The music industry emerged victorious in the first file-sharing lawsuit to go to trial, with a federal court jury ruling a Minnesota woman was liable for swapping two dozen songs and ordered her to pay US$222,000 to Capitol Records.
The closely watched case ended Thursday after two days of testimony and closing arguments and about five hours of deliberations.
The decision is significant because the jury found 30-year-old Jammie Thomas liable for the illegal downloads even though they could not definitively say she was at a computer when the swapping occurred over the Kazaa network. In addition, a victory by Thomas may have emboldened others to take their own cases to court.
The jury agreed that the song-swapping represented “willful infringement” and awarded the recording industry $9,250 per song. That is well short of the more than $3 million it could have awarded, but likely tens of thousands of dollars more than Thomas would have been required to pay had she settled the case out of court.
To date, the Recording Industry Association of America (RIAA) has sued more than 20,000 individuals for song-swapping, and the vast majority of those cases have been quickly and quietly settled, usually with payments in the $2,000 range.
The RIAA “welcomed the jury’s decision,” it said. The judge in the case had barred RIAA President Cary Sherman from testifying during the trial.
“The law here is clear, as are the consequences for breaking it. As with all our cases, we seek to resolve them quickly in a fair and reasonable manner,” the RIAA noted. “When the evidence is clear, we will continue to bring legal actions against those individuals who have broken the law.”
Good Guys or Bad Guys?
In some ways, the RIAA wins simply by keeping public attention on the piracy issue, something it has managed to do for about four years since the first wave of lawsuits was filed, said Eric Garland, CEO of file-sharing and digital music tracking firm BigChampagne.
“It’s hard to keep a story like this from falling off the front page,” Garland told the E-Commerce Times. “You can sue some thousands of people, but to reach tens or hundreds of millions, you’ve got to have massive coverage. So, this is important in that respect.”
At the same time, neither side is a clear winner in the case, he added.
“There is an aspect of losing by winning,” Garland said. “It’s ultimately damaging to the industry to be in the news for the battles with potential customers rather than because the latest Kanye (West) record was a huge hit. If you’re in show business, you want the show part to come first not the business part.”
The RIAA will not let up in its campaign, because it feels the carrot-and-stick approach is the best way to squelch piracy and enable what Garland called the “awkward transition” to digital distribution.
It’s clear that consumer behavior has changed over the past 10 years. Not only has file sharing technology become entrenched, but people now use the Internet to casually share just about everything — from photos to news stories, music and videos.
The music industry’s larger problem is that despite the booming growth of online music sales, it hasn’t been nearly enough to replace the lost revenue from plunging CD sales, which fell 20 percent in 2006. “To put that in perspective, if you have that kind of decline for five years, you don’t have a business any more,” Garland said.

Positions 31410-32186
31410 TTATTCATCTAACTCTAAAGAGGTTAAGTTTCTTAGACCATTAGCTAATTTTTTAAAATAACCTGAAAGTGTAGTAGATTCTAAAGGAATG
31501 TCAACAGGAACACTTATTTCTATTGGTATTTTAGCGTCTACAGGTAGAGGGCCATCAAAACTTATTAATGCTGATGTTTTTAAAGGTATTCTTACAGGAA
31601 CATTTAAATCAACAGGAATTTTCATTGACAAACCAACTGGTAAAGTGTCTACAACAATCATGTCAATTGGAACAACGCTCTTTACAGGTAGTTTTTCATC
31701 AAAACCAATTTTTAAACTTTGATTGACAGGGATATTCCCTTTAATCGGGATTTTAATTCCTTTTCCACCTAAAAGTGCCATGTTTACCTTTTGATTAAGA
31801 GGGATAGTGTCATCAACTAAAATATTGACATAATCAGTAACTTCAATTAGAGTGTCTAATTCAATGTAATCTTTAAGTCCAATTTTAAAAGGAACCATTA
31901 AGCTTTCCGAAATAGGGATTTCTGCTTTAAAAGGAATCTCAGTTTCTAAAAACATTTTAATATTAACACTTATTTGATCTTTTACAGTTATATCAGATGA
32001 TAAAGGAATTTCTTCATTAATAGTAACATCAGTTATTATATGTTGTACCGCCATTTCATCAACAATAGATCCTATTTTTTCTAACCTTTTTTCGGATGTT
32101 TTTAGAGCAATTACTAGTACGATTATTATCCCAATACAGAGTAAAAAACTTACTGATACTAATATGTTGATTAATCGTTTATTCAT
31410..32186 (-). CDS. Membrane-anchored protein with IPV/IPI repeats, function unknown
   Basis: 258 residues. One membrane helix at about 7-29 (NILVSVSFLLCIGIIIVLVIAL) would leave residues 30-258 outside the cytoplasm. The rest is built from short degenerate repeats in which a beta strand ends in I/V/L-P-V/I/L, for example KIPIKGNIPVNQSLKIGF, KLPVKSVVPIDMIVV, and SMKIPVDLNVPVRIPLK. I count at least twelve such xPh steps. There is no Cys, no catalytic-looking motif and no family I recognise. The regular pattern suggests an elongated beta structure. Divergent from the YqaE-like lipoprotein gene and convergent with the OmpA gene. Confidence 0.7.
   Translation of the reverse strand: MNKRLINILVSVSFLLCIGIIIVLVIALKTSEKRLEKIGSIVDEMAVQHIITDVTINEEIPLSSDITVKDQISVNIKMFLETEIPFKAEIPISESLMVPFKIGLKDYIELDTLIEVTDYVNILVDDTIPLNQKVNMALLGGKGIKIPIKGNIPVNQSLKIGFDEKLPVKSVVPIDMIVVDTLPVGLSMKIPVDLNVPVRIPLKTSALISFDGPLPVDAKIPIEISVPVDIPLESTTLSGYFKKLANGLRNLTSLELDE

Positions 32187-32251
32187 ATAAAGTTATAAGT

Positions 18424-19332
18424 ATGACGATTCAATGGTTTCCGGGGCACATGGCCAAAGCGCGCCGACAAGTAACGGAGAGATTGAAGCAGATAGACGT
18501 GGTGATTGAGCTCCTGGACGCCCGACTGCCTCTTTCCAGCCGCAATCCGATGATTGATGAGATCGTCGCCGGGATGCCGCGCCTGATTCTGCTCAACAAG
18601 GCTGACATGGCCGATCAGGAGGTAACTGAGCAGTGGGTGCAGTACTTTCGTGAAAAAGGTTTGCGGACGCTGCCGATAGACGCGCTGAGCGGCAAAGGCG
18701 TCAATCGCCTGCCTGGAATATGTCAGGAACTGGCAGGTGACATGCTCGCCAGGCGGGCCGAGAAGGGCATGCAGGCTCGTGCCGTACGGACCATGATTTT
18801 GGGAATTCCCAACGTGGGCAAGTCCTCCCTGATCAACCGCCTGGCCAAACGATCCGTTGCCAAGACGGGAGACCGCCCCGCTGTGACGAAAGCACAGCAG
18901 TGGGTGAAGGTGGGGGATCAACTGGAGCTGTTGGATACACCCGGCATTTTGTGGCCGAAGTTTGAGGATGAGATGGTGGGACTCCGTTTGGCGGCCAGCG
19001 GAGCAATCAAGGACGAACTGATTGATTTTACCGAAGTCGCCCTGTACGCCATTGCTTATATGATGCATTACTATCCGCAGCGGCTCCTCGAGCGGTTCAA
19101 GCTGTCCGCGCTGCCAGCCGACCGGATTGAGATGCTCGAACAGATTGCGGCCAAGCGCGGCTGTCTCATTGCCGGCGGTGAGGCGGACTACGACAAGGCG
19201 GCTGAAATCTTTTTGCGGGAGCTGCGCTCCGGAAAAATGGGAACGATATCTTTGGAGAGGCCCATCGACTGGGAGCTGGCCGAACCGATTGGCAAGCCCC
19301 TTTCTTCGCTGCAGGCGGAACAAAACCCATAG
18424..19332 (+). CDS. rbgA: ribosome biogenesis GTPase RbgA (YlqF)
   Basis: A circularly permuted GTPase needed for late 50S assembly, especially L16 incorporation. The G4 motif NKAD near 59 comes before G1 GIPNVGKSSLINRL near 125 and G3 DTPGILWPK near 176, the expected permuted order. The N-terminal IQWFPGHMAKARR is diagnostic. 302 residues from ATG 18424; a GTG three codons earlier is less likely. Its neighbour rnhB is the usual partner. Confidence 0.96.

The labels’ victory will likely cause some to question the legal defense used by Thomas, whose attorneys did not call any witnesses during the two-day trial. Thomas’ attorney had sought throughout the proceedings to draw jurors’ attention to the fact that the industry could not say for certain who was at the computer when the songs were allegedly posted.
While the RIAA could likely score some public relations points by reaching out to reduce the amount Thomas — who has been widely portrayed as single working mother who may be driven into bankruptcy by the verdict — it is more likely to use the case as a high-profile example and deterrent, Garland contends.
A key question in the wake of the verdict is how much the labels should be compensated for any piracy, JupiterResearch analyst Mark Mulligan told the E-Commerce Times.
While the jury picked an mount in the middle of the range proposed by the RIAA — the top end of $150,000 per track could have cost Thomas well over $3 million for the 24 tracks they said she posted for swapping on Kazaa — knowing how much piracy costs the industry is impossible, he said.
The industry cannot say how often a song is downloaded, since they use samples of all activity to estimate piracy and some users who swap songs may buy CDs after sampling music on a network. In addition, since most P2P (peer-to-peer) networks deliver users music based on location and other factors, even if the industry knew exactly how many people shared a certain track, it could not say whether an individual was responsible for all those downloads.
As a result, the jury may have chosen a middle ground based on the fact that the songs were made available for distribution, not the actual number of downloads.
The RIAA’s approach is a sharp contrast to the industry’s efforts in Europe. While there have been lawsuits brought in the UK and in mainland Europe, the industry seems to consider them a last resort. “They’d much rather use the carrot than the stick,” Mulligan added.